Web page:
Smart Box For example, Insys routers can be installed with the icom Smart Box, this is a Linux virtualisation-based environment in which users can install Linux containers that can carry out SCADA level analysis of industrial data. Using routers in this fashion will also improve the optimisation potential of a plant. Routers with the icom Smart Box can be installed with Linux containers that run a host of different functions such as optimisation analysis algorithms, allowing for constant improvements. 

Pumps are a crucial part of many industrial and critical infrastructure systems and secure access is vital. Being able to securely monitor them using routers instead of relying solely on remote SCADA systems can simplify the process of optimisation and control. Industrial routers are a flexible solution to this challenge as they can be adapted to be used in both industrial production and service systems to great effect.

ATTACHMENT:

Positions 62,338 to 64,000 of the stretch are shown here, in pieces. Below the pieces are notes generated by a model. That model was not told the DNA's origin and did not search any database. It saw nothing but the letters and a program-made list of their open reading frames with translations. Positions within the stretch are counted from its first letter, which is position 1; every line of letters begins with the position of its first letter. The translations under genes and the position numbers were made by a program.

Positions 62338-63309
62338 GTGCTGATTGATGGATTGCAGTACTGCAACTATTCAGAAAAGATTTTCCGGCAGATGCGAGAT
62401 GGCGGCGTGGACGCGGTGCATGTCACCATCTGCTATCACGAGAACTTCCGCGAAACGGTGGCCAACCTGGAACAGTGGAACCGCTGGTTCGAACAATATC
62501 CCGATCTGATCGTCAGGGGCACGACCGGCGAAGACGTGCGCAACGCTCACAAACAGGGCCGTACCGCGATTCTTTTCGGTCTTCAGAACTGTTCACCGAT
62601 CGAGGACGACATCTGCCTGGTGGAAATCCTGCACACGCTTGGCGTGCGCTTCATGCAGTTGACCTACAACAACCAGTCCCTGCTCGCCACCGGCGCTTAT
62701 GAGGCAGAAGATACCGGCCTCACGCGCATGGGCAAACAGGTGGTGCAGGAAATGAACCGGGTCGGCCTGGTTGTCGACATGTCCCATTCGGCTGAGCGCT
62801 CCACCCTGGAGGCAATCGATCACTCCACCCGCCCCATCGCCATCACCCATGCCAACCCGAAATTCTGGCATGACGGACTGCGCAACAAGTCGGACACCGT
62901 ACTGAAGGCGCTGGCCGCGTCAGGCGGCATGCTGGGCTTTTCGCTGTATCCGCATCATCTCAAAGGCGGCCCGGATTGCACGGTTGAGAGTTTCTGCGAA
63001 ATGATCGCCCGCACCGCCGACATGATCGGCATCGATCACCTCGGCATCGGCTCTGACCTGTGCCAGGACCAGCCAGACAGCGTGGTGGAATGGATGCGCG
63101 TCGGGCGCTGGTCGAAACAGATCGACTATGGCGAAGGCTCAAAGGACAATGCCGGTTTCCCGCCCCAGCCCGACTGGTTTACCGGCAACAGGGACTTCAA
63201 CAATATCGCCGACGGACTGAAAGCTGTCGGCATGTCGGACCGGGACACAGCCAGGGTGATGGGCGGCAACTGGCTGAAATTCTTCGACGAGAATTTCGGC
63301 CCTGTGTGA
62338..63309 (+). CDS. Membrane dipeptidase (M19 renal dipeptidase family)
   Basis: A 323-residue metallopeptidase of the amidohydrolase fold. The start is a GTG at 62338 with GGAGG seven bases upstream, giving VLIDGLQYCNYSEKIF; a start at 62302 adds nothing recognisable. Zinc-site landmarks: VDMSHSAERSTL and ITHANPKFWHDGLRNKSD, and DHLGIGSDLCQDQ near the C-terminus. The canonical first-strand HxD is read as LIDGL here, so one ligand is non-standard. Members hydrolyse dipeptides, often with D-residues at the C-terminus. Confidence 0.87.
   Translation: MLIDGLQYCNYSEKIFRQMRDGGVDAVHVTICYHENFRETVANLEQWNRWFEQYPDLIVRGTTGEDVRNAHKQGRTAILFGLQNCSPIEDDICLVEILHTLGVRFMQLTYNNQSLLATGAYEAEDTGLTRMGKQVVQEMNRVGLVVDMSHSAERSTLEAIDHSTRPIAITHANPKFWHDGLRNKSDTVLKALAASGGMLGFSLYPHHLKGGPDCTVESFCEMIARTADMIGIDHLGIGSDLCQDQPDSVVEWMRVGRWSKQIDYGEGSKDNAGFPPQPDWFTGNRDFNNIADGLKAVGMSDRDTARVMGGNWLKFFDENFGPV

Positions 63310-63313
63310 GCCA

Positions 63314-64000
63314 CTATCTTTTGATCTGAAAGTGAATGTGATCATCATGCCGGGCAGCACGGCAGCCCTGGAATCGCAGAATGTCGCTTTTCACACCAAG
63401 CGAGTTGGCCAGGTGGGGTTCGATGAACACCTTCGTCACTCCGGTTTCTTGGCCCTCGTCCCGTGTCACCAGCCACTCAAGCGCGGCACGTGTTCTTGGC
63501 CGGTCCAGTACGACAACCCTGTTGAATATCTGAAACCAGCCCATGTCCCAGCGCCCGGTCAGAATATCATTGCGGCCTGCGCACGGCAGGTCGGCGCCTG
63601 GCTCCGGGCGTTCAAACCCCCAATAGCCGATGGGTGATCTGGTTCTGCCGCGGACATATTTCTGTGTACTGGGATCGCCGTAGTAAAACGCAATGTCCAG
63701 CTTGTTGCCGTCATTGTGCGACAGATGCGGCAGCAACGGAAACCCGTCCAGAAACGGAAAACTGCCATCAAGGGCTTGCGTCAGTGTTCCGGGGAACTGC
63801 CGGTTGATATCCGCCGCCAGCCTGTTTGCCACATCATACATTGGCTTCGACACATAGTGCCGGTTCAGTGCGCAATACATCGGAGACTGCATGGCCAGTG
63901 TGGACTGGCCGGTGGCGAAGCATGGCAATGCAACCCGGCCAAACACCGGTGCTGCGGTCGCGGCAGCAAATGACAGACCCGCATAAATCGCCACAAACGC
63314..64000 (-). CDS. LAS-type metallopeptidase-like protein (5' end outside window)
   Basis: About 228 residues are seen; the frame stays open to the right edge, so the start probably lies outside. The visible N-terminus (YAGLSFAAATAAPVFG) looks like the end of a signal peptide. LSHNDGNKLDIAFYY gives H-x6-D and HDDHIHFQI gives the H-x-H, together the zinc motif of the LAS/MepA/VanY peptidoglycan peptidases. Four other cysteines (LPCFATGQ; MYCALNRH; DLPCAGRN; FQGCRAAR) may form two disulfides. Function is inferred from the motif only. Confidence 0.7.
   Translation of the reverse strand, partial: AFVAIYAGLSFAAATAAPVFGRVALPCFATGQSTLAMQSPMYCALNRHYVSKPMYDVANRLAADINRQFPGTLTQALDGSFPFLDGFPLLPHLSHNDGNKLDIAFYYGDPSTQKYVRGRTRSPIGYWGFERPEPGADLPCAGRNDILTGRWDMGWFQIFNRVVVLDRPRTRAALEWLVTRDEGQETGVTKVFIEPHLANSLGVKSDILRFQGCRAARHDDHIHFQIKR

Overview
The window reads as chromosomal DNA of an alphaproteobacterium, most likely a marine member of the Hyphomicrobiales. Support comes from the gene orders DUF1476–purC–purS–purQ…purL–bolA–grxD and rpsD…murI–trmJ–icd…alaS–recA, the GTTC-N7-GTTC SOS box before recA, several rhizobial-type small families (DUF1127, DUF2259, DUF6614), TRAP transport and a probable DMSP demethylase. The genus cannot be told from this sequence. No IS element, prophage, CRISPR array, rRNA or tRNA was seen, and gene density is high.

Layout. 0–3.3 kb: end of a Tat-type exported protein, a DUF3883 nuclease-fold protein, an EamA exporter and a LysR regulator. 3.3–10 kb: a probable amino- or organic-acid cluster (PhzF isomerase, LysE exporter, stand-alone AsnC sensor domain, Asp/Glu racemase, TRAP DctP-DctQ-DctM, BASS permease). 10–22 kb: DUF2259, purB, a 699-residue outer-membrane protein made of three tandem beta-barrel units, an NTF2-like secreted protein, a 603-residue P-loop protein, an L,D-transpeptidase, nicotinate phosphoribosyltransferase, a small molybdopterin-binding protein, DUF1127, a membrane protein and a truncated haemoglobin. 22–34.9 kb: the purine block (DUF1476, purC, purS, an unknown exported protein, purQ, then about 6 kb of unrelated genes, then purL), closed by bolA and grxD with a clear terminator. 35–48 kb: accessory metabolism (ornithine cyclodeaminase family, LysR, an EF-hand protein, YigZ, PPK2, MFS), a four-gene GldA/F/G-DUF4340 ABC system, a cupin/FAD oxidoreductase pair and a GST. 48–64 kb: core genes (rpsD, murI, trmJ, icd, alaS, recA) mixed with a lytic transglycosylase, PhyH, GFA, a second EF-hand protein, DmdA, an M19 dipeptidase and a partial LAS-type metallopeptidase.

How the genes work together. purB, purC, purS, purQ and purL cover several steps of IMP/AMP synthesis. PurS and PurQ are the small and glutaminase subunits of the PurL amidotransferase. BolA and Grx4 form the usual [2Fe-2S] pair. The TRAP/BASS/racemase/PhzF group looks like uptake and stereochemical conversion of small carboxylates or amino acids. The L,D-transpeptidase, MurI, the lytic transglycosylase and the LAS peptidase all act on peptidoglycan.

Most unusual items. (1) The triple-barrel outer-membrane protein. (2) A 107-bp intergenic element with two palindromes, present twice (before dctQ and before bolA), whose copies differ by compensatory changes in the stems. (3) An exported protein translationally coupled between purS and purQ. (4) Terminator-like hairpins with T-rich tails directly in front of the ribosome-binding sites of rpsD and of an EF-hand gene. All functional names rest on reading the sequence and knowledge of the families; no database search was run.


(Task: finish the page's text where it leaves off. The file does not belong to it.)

In one example, a wastewater system in Germany required protection from unauthorised external intervention or manipulation. By using the INSYS Smartbox, only authorised personnel can activate the key switch on the router. Because it uses its own virtual private network, configured during a quick start up, the customer benefits from secure remote access, while protecting vital assets.

So, whether users are thinking of kick-starting their digitalisation initiative or are looking to implement more edge computing applications to increase the agility of their pump systems, the answer could be closer to their pump system than they think.